French Object Pronouns

To use the French Object Pronouns, you have to know some details about it:

In English, when a person indicates possession (ownership), they do not have to think about anything more than saying my or mine

These are the French Object Pronouns: my, your, his, her, its, their.

One would say: my car, my dog, my books

In French, however, before indicating possession, you have to know the gender and number of the noun/object and the French Object Pronouns change according to these factors:

my car is ma voiture - because the noun, car, is feminine singular;

my dog is mon chien - because the noun, dog, is masculine singular;

my books is mes livres - because the noun, books, is plural (and masculine).

French Possessive Pronouns
English French Subject Masculine Singular Feminine Singular Plural
I je mon ma mes
you (informal) tu ton ta tes
he, she, it/one il, elle, on son sa ses
we nous notre notre nos
you (formal) vous votre votre vos
they Ils/Elles leur leur leurs

As always, there are exceptions.

When the noun (object) begins with a vowel, whether or not it is feminine, the masculine form of the possessive pronoun is used for je, tu, and il/elle/on.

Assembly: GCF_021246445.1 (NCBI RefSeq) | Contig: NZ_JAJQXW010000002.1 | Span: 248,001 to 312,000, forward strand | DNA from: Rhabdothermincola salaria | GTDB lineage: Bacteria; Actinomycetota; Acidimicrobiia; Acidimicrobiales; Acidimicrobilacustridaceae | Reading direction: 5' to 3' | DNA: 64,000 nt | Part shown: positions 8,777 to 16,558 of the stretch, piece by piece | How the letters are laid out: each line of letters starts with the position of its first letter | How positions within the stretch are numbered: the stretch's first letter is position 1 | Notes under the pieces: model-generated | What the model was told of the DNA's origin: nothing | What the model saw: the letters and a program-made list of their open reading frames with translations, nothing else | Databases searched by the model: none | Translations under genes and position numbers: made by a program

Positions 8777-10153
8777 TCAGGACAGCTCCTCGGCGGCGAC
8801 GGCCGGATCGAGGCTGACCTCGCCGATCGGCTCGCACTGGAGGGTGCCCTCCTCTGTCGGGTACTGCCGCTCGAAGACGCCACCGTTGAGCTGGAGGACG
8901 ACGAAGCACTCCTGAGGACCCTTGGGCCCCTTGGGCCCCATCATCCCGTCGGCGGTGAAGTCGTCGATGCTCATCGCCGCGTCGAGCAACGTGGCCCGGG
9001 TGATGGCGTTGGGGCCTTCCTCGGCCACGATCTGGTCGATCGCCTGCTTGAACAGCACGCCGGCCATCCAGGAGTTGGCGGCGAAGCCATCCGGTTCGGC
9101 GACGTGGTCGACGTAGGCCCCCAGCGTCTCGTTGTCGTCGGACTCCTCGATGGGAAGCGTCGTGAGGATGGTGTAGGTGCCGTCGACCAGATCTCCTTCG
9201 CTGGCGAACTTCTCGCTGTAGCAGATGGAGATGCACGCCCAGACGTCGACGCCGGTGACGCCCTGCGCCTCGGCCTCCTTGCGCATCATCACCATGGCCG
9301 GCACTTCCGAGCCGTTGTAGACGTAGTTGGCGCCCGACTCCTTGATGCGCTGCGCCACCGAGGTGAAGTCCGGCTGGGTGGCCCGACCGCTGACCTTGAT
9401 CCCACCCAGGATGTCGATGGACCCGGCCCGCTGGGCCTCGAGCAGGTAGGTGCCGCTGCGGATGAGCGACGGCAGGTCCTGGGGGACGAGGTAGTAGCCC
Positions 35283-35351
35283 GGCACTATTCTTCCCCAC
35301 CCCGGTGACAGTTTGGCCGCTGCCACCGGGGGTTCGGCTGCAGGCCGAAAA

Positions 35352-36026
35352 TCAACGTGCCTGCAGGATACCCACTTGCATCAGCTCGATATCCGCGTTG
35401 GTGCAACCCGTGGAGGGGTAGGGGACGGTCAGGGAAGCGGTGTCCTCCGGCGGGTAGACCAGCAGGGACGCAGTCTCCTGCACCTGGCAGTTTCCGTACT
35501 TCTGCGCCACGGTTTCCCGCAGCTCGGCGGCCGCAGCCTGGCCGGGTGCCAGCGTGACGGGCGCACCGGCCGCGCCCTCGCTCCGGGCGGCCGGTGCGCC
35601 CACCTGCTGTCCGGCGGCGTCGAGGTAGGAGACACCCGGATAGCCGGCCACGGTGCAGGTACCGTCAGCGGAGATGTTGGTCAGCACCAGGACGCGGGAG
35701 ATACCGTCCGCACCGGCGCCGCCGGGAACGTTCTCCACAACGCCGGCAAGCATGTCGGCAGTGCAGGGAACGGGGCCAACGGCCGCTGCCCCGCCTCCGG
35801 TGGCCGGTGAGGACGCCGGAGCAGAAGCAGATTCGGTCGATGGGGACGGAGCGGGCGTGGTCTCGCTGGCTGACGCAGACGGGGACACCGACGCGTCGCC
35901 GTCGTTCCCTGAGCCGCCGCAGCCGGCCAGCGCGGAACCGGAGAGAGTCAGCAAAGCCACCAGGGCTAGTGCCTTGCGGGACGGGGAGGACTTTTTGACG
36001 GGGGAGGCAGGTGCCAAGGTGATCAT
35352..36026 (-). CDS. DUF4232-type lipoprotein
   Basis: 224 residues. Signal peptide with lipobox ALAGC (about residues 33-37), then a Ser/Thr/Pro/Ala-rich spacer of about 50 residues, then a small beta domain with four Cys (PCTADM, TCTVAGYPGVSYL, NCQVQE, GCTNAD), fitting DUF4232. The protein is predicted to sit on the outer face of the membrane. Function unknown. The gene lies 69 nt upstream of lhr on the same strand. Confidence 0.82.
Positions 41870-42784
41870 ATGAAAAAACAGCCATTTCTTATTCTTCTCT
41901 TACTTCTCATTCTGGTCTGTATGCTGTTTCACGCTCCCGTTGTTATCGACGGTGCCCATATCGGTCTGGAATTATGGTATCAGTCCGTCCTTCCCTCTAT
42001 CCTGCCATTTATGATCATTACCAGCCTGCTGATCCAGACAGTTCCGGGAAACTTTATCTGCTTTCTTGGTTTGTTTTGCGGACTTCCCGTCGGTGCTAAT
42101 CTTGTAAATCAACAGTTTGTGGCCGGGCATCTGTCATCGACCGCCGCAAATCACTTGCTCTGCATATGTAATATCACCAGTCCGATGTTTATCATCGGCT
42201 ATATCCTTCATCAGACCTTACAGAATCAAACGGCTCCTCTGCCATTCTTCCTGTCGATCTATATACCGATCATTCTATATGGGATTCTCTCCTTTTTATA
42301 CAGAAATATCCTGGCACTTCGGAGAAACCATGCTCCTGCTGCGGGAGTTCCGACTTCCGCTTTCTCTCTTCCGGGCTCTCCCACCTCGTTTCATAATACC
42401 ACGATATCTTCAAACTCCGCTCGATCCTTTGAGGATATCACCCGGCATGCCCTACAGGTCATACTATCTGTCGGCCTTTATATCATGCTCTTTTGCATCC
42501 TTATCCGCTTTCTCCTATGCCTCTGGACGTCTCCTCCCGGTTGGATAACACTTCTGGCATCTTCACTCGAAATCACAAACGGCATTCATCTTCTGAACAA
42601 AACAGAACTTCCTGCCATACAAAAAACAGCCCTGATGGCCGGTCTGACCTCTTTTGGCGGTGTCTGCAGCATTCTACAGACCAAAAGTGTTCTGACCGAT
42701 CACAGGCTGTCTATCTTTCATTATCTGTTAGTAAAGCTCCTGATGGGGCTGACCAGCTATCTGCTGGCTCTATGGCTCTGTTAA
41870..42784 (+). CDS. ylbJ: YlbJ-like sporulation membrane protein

A common example of this is the word friend.
Ami (masculine) and amie (feminine) are both preceded by mon, ton, and son because of the beginning vowel in ami.
e.g. mon/ton/son amie = my/your/his/her/one's female friend.

It is the same for words beginning with h.
e.g. histoire - story.
One would say mon histoire, ton histoire, son histoire, instead of using the feminine possessive pronouns (ma, ta, sa).

Here are some examples of the French Possessive Pronouns in use

Ma maison est dans la campagne. - My house is in the country.

Ton ami Jacques arrive.- Your friend Jacques is coming.

Ses voitures ne marchent pas. Their cars do not work.

Notre gouvernement est socialiste. - Our government is socialist.

Vos parents sont algériens. - Your parents are Algerian.

Leur idée n’est pas bonne. - Their idea is not good.


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